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martes, 9 de junio de 2009

Bob Dylan in Facebok - First Debate

In Spanish

As many people who read this blog knows, our Bob Dylan Club Peru have already a space in Facebook; place where we can upload pictures, articles, links and comments about the life and work of Bob Dylan. The first topic in the section "Foro de debate" is about if Together Through Life deeserves, qualitativement, the applauses in EE.UU. like in the U.K., where it has reached the top´after almost 40 years. Now, I post a detailed analysis made by a friend and member of the club, Christopher Rollason:

BEYOND HERE LIES … NOTHING? - some impressions of Bob Dylan's album TOGETHER THROUGH LIFE (2009)



Christopher Rollason, Metz, France (rollason54@gmail.com)



If nothing else, TOGETHER THROUGH LIFE has produced a new crop of firsts for Bob Dylan. It has become his first-ever album to reach number one in both the US and the UK, and has made him the oldest living artist ever to top the British album chart (a feat he had already achieved in the US with MODERN TIMES), and, again in Britain, the artist distinguished, if that is the word, by the longest time-gap between successive number one albums. Indeed, probably only fact-file obsessives will have known that prior to this album Dylan had had four number ones in his home country and/but six totally different chart-toppers across the Atlantic. The new album's success does, then, suggest there must be a consensus in the air about something.



However, in the British case further examination reveals that Dylan's three previous number ones were NASHVILLE SKYLINE in 1969 and SELF PORTRAIT and NEW MORNING in 1970 - all decidedly minor works. Before those three, he had spent 13 weeks atop the UK chart in 1968 with JOHN WESLEY HARDING, an album generally considered a major artistic achievement but whose commercial success had much to do with the groundswell of sympathy arising from Dylan's near-brush with death in his famous motorcycle accident. Is the commercial success of TOGETHER THROUGH LIFE, like that of MODERN TIMES before it, a reflection less of the album's quality than of a comparable sympathy vote, brought on by the artist's advancing years and the realisation that he won't be with us forever - that 'it's not dark yet, but it's getting there'?



My own feeling at this stage of the game is that we are dealing with a musically agreeable, cleanly produced and perfectly listenable Dylan album, but not one that is saying anything much of interest about anything in particular. Regarding Dylan's 21st-century output, I was and remain highly enthusiastic about 'LOVE AND THEFT' (and wrote at length about that album in THE BRIDGE, No 14), but have yet to be convinced by MODERN TIMES; and intuit that, for all the Latin warmth of David Hidalgo's accordion, lyrically this new offering will have a hard time winning me over. The fact that all but two of the songs are the product of collaboration with Robert Hunter doesn't help the evaluation of this as a Dylan album, but as with the earlier joint efforts with Jacques Levy and Sam Shepard, we may suppose the bulk of the writing process to have been Dylan's own (after all, it is, like 'Desire', billed as a Bob Dylan album) while not concluding therefrom that the resultant songs must be a priori brilliant.



Simplicity appears to be this album's hallmark, but, as with NASHVILLE SKYLINE and PLANET WAVES (the latter, incidentally, being another of Dylan's US number ones), a question mark hovers as to whether this is the simplicity of blissful enlightenment or the naïve simplicity of the banal. One of the questions I was expecting before the album came out, after all the well-known intertextual revelations surrounding its two predecessors (Junichi Saga for 'LOVE AND THEFT', Ovid and Henry Timrod for MODERN TIMES), was, 'Where are the quotations'? I may yet be proved wrong, but this time round, the answer seems to be, mostly 'nowhere' - neither literary nor musical. The one self-conscious literary-cum-musical line, 'I'm listening to Billy Joe Shaver / And I'm reading James Joyce', stands out like a sore thumb, as if put there to point to a general dearth of allusions.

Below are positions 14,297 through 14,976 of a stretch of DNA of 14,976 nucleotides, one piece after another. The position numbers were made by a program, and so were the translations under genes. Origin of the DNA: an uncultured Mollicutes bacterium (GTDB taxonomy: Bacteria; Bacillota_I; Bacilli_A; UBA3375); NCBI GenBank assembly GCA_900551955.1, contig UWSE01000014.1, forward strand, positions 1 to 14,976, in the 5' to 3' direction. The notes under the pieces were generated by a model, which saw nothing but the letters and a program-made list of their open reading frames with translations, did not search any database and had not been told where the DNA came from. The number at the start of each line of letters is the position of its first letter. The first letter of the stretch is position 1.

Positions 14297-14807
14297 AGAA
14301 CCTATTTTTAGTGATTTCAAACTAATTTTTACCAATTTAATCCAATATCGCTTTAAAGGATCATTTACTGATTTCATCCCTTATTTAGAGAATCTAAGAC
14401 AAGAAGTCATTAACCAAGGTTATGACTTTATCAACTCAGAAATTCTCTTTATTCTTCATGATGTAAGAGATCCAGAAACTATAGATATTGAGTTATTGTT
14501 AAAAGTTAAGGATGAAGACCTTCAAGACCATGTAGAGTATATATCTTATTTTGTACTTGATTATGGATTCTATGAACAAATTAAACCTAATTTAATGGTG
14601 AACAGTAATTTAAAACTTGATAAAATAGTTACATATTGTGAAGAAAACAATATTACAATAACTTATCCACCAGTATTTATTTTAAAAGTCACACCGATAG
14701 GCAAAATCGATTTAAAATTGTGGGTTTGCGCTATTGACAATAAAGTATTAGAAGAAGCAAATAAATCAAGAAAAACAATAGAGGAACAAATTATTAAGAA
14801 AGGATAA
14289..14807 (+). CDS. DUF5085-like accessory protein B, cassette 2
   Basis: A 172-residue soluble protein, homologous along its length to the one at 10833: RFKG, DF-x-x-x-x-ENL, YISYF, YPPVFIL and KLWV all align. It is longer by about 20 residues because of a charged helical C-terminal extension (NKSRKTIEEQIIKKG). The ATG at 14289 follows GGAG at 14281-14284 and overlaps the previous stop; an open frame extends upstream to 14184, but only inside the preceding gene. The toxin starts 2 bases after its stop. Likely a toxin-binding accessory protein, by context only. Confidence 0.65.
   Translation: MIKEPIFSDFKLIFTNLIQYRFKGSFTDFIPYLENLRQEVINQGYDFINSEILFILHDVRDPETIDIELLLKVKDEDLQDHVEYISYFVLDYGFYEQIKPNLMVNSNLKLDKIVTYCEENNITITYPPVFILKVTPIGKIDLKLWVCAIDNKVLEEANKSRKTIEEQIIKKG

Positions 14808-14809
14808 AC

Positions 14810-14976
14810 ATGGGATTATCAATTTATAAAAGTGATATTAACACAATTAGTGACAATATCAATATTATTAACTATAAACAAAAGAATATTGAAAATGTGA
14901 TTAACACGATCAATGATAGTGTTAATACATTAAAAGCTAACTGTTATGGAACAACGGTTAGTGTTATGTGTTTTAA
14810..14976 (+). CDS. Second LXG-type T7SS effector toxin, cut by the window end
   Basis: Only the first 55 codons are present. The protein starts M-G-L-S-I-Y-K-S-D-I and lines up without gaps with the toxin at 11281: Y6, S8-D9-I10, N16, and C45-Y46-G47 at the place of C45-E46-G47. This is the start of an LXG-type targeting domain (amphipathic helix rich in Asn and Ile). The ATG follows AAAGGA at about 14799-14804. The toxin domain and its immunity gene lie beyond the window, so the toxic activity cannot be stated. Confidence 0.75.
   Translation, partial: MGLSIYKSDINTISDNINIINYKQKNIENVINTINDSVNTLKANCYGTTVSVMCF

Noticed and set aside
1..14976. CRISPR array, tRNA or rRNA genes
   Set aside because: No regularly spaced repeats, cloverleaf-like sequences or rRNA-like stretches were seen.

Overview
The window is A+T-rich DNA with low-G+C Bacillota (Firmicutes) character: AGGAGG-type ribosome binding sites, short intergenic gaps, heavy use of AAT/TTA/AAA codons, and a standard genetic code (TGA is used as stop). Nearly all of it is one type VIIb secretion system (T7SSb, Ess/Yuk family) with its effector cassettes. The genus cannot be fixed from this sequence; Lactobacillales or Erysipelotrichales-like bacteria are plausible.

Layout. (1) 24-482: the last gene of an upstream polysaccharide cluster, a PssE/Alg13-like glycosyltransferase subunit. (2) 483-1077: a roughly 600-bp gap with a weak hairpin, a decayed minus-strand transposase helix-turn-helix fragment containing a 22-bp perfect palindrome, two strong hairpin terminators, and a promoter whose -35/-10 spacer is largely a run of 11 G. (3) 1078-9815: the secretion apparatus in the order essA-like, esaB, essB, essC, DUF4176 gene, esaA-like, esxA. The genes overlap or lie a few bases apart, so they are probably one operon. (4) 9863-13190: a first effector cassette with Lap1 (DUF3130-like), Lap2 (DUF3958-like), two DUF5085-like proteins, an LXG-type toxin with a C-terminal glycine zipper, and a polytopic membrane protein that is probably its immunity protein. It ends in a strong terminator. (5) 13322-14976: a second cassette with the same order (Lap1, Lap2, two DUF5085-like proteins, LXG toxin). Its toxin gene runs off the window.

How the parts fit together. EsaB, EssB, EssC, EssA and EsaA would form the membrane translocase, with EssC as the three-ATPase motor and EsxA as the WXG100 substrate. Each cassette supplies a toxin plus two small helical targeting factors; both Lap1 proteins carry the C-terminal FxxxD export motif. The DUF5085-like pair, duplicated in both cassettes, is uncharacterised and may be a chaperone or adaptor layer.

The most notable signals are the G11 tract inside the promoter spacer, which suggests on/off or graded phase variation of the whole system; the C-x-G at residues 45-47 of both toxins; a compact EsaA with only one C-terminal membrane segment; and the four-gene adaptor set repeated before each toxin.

Meanwhile though, what, if anything, do we get from Bob Dylan on this album? Technically, the songs are carefully constructed around clear rhyme-schemes (this may be Hunter's doing), and they are (mercifully) shorter and more economical than the diffuse, rambling MODERN TIMES songs. Nonetheless, on an actual majority of tracks the writing comes over as thin and gruel-like. 'Jolene' is a flat and featureless slice of country blues, and (sorry, Bob) far less memorable than the Dolly Parton song of the same name. 'Shake Shake Mama' is a clichéd blues number in the undistinguished mould of 'The Levee's Gonna Break': I fail to see the interest of lines like 'Shake shake mama like a ship going out to sea' (where is the resemblance?) or 'Down by the river Judge Simpson is walkin' around / Nothing shocks me more like that old clown' (whoever Judge Simpson may be, he's a pale shadow of Dylan's grudge-holding and stilt-walking or false-hearted and web-spinning magistrates from the past). The would-be social criticism on 'It's All Good' is simply anaemic by the side of, say, 'It's Alright Ma (I'm Only Bleeding)' or even, God help us, 'Slow Train'. As to the most place-specific song, 'If You Ever Go To Houston' (the one Dylan chose to bring out first in live performance, in Dublin on 5 May 2009 - and which does look as if it might perhaps be about something), yes, it may be a critique of George Bush's Texas or the Second Amendment, and it does have a potentially interesting anachronism in the Mexican War reference - but any impact it might have is undermined by the sheer bleating pointlessness of a line like 'Mister policeman, can you help me find my gal?'.



All in all, after a few plays I began to wonder whether Dylan had positioned the album's opening track, 'Beyond Here Lies Nothin'', as a warning to the listener, to expect precisely … nothing. Should future listenings sooner or later honour any of the tracks as redeeming this album's lyrical blight, I might just about hand a nickel or a dime to 'Forgetful Heart' and, perhaps, 'This Dream of You'. In both, we find a sliver of intertextuality interacting with some just-about rescuable writing. In the first, the lines 'Forgetful heart / like a walking shadow in my brain / All night long / I lay awake and listen to the sound of pain' recall both Shakespeare's Macbeth ('Life's but a walking shadow') and the Edgar Allan Poe of 'The Raven', and the song also has a Kafkaesque door that may never have existed; the second offers, again, Poe-like imagery - 'shadows ... on the wall / Shadows that seem to know it all'. In these two tracks, there is, perhaps, a faint flickering of the old 'flames in the furnace of desire' - and yet, and yet, surely at this stage in Dylan's career, could we not have been given a bit more to reflect on than whether or not this album is up to the standard of ... well, of NASHVILLE SKYLINE?!! Bob, whatever colours you have in your mind, couldn't you have shown us one or two more of them on this record?